Saturday, October 23, 2010

Tea cups, Tuesday nights

Tuesday nights @ 7pm services and zazen seems to be working fine. Last week Susana, representing our Sangha during the incense ceremony and offering the tea, had to pour seven cups of tea. We only have nine sets of zafus and zabutons. And the interesting thing is that Susana and I were the only regulars. The usual suspects were working late, sick, traveling or caring for babies. The new folks (they sat strong, like champs) had come via a friend, word of mouth and the blog. One had come for a third time. My gosh, soon we’ll have to be buying new zafus and zabutons. I look forward to sitting with our Sangha this Tuesday.

But right now I’m in Galveston with my son Johnny. It’s a beautiful sunny day, the surf pounding against the Seawall. Last night, when we got here, I walked along the Seawall, the surf was at high tide, the roaring incessant sound of the waves, the moist wind coming off the Gulf. The seashore always attracts a wild and very diverse menagerie of people, and I’m so happy to be one of them. Our family has a lot of personal history in Galveston, which I won’t go into now, but the city feels like home in so many ways. So I’m glad to be here, although tomorrow we turn around and come back home. Our 3rd floor room has a tiny little balcony and that’s where I sat Zazen this morning. When it’s possible I like to drag my zafu and zabuton outside from time to time and sit. It makes me realize how important it is that the senses be engaged—actively passive—during zazen. It’s important to keep the eyes open during practice, to let in a little bit of light, not to focus on any object, but to simply have the sense of sight present in zazen. I have trouble with this. My eyelids begin to feel heavy and want to shut, and sometimes they do, but when I notice them shut, then I open them. The light is there. So is the sound of traffic on the Seawall, a gull screeching about its morning hunger, some children playing, a worker taking out the garbage and banging the dumpster door shut.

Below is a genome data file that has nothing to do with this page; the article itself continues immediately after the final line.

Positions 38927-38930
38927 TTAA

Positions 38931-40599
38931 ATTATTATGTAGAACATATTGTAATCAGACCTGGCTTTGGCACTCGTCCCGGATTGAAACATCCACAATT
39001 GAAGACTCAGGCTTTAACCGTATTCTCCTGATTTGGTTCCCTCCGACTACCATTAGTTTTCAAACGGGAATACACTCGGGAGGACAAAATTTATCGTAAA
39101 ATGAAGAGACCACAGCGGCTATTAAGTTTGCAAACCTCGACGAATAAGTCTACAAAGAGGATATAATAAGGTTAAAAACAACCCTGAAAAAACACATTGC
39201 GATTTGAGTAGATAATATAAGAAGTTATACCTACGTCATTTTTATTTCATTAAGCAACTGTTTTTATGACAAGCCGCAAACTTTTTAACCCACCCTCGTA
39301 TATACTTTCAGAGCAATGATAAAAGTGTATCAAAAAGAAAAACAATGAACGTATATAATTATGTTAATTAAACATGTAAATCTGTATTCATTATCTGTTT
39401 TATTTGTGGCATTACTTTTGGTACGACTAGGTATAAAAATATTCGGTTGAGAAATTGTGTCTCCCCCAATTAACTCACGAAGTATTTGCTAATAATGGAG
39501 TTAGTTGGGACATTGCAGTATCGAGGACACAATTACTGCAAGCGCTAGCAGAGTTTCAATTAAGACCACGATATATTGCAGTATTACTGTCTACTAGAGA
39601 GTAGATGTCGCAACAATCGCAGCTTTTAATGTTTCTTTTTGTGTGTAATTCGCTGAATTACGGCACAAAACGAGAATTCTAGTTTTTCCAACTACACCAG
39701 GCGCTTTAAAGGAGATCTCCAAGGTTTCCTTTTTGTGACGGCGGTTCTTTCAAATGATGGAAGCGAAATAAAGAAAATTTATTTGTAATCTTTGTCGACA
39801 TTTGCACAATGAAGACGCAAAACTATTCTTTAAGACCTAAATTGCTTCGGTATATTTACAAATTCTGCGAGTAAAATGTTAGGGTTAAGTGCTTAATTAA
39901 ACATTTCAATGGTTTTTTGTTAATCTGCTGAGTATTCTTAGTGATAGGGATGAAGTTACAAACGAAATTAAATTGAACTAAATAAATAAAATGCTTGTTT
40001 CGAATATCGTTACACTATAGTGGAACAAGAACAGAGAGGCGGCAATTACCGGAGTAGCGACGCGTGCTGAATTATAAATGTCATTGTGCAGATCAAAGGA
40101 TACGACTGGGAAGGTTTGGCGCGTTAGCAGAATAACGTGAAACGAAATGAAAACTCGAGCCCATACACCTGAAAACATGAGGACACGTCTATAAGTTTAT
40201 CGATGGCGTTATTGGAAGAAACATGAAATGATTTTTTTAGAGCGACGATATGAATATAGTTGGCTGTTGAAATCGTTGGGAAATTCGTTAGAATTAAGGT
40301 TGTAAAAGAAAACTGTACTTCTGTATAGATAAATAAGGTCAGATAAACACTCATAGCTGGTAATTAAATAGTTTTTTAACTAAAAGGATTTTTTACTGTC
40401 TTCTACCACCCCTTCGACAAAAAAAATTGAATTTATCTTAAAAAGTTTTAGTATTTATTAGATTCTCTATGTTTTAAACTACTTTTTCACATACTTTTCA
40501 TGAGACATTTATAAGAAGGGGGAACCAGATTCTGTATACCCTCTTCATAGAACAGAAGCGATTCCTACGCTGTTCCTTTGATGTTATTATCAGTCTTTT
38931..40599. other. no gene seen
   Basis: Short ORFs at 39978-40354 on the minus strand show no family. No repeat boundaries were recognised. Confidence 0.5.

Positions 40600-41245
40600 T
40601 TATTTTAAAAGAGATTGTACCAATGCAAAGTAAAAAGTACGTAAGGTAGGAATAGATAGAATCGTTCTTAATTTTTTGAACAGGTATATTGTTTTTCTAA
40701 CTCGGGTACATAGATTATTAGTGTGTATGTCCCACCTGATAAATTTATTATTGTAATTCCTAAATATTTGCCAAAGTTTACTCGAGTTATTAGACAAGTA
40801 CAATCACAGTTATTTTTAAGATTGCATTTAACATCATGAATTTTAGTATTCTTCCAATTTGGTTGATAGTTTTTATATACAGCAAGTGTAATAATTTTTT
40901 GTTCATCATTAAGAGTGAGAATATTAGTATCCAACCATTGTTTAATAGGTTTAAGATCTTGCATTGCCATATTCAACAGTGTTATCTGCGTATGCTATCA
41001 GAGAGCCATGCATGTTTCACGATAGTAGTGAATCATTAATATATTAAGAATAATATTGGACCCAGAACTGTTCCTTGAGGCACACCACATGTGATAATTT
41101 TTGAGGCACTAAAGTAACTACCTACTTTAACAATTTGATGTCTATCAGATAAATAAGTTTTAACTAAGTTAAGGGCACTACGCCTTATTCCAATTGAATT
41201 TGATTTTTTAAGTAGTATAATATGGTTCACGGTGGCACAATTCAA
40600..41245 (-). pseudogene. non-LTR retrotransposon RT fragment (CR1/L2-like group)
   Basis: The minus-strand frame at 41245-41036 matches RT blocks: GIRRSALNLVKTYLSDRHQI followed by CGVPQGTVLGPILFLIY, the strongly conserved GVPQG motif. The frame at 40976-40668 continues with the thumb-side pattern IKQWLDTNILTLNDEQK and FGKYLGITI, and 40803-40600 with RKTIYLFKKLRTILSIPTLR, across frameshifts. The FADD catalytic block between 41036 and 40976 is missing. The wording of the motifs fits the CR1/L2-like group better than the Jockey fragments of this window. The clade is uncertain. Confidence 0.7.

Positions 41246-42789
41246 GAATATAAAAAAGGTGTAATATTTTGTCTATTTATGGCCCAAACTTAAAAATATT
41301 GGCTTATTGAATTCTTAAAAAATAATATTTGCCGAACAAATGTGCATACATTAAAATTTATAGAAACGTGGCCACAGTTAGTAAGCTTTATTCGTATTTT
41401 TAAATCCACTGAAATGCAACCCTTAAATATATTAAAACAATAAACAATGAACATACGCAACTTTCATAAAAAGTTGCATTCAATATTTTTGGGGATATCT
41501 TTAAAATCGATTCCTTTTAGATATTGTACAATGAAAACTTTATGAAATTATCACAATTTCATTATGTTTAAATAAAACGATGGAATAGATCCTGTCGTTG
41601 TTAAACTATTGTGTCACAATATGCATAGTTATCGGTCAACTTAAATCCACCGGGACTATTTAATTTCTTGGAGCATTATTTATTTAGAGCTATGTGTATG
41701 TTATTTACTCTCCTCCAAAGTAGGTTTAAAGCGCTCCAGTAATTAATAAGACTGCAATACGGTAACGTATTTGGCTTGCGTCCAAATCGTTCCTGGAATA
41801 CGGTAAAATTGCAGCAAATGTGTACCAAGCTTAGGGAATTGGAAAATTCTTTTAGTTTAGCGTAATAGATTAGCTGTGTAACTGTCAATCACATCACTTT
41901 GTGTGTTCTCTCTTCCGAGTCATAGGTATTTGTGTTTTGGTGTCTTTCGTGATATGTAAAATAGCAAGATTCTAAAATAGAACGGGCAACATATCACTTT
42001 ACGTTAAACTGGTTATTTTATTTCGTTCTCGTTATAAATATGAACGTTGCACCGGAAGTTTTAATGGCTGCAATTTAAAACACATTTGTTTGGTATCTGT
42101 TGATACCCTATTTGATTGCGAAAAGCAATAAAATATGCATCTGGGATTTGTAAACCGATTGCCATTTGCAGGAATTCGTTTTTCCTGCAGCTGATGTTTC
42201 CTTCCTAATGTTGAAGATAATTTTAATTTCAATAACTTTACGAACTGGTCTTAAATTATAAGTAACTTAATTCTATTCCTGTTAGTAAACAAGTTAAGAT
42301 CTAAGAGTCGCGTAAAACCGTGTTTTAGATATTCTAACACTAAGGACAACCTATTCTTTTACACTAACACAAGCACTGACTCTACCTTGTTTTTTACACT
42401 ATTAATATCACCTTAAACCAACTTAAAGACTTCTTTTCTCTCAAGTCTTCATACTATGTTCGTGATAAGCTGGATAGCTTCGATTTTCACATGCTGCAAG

Sit strong and straight. Breathe easy.

Bobby, aka KanKin

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